Review for The Vision
I don’t recall having seen ‘The Vision’ when it aired in January 1988 despite it commanding a front page on the The Radio Times (unusual for a one-off Screen Two film) and featuring two internationally renowned actors; Lee Remick and Dirk Bogarde. Viewing it today. It’s an absolutely fascinating watch – not least given the benefit of all that has passed since it aired.
As the programme featured on the ‘People Channel’ is entitled ‘Watch the Skies’, you’d be forgiven for assuming (as I did) that it was a scarcely disguised dig of the then relatively new Sky TV – only you’d be wrong. Sky TV was formed in 1990. It is, however, a very real critique of the rise of TV evangelism and the power such a medium seemed to have over vast swathes of the US populace – ‘diggin’ deep for Jesus’.
As the Network blurb succinctly puts it: “Dirk Bogarde, Lee Remick and Eileen Atkins head an outstanding cast in this powerful drama from the creative team behind Shadowlands. Originally screened as part of BBC2's acclaimed Screen Two strand and featuring an early TV role for Helena Bonham Carter, The Vision is a disturbing reflection of an era of televangelists, burgeoning satellite channels and ruthless media manipulation.
Bogarde plays James Marriner, a faded, unhappily married former TV presenter who is persuaded to front the People Channel a right-wing, evangelical satellite network poised to launch in Europe; determined to recruit "Gentle Jim" as a reassuringly familiar anchorman, the network's steely, seductive boss Grace Gardner (Remick) proves hard to refuse.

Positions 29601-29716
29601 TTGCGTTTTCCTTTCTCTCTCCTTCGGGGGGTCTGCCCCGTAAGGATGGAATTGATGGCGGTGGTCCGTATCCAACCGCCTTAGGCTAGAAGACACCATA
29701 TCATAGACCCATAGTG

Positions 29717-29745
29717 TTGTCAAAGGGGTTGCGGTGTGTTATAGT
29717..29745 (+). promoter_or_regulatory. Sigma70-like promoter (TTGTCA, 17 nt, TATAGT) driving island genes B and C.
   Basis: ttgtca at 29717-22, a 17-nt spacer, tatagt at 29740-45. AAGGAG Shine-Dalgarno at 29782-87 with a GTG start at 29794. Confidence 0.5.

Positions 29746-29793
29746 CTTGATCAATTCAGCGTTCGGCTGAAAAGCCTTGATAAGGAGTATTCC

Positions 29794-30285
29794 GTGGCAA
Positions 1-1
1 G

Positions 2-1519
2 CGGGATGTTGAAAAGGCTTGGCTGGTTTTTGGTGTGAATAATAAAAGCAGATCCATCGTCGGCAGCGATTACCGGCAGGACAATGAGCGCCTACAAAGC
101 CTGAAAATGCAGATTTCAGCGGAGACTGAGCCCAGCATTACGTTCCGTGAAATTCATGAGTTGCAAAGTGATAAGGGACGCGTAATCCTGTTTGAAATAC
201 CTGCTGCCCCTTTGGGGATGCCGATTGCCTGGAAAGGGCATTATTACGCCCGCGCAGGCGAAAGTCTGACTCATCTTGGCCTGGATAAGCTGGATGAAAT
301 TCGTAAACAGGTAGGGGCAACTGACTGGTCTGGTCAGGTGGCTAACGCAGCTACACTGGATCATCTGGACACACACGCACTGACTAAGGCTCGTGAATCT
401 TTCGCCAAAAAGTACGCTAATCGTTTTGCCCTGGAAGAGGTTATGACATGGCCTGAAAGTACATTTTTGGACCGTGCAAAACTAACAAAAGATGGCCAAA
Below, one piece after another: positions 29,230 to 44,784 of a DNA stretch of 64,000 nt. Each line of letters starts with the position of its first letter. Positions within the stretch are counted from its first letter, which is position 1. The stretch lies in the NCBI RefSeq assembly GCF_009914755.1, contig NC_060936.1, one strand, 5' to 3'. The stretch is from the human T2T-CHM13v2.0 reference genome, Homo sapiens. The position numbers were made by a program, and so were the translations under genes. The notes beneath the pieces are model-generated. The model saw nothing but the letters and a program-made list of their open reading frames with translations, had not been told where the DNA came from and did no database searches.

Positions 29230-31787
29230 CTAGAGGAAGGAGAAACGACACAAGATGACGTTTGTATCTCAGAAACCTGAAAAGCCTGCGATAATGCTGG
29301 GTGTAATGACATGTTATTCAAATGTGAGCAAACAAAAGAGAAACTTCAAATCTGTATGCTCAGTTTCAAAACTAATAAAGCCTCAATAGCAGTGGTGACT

As the network's first live transmission looms, Marriner, whose personal life is now under surveillance, has become deeply uneasy about its aims. Gardner, however, makes it clear that any attempt to alert viewers to her organisation's true agenda will bring about a devastating retribution”
What’s really special about the film is that, whilst it’s focused on the potential power of a rich, religious media owning organisation (the ‘Moonies’ owned a number of TV studios at this time), it’s also a deeply personal voyage of discovery for Marriner, now in his twilight years and reflecting on a life lived as a lie. It’s the two narratives intersecting that give this a bite above the norm. Well, that and standout performances from all its leads.
Bogarde himself was at the end of his acting career with just under a decade left to live, dedicating himself pretty much to memoir writing in those latter years. So this is certainly one of the last performances of his career. As a Matinee idol in the 1950s (at Rank Studios in the ‘Doctor’ films and so on) he had been hugely successful, before entering a more serious, somewhat darker phase with films like ‘The Night Porter’, ‘Death in Venice’ and ‘The Servant’. He looks pretty fed up and worn out here (perfect for the role) and rumour has it that he was none too pleased with the Cardiff location which took him away from his beloved London for more time than he would have liked.
Video quality is good though it is exactly that – all interiors were shot on video so it has a somewhat dated look. Technical anoraks will love the studio interior shots which, if you worked in the industry at that time (like I did) will bring back a lot of memories.
Apart from an image gallery, there are no extras on the disc.
‘The Vision’ is well worth a watch. At nearly 100 minutes long, it fairly rattles through and is highly emotive, dramatic stuff with a hint of conspiracy and malevolence throughout, giving it a curious, slightly dystopian air, like ‘The Prisoner’ or ‘1984’ where nothing is quite what it seems.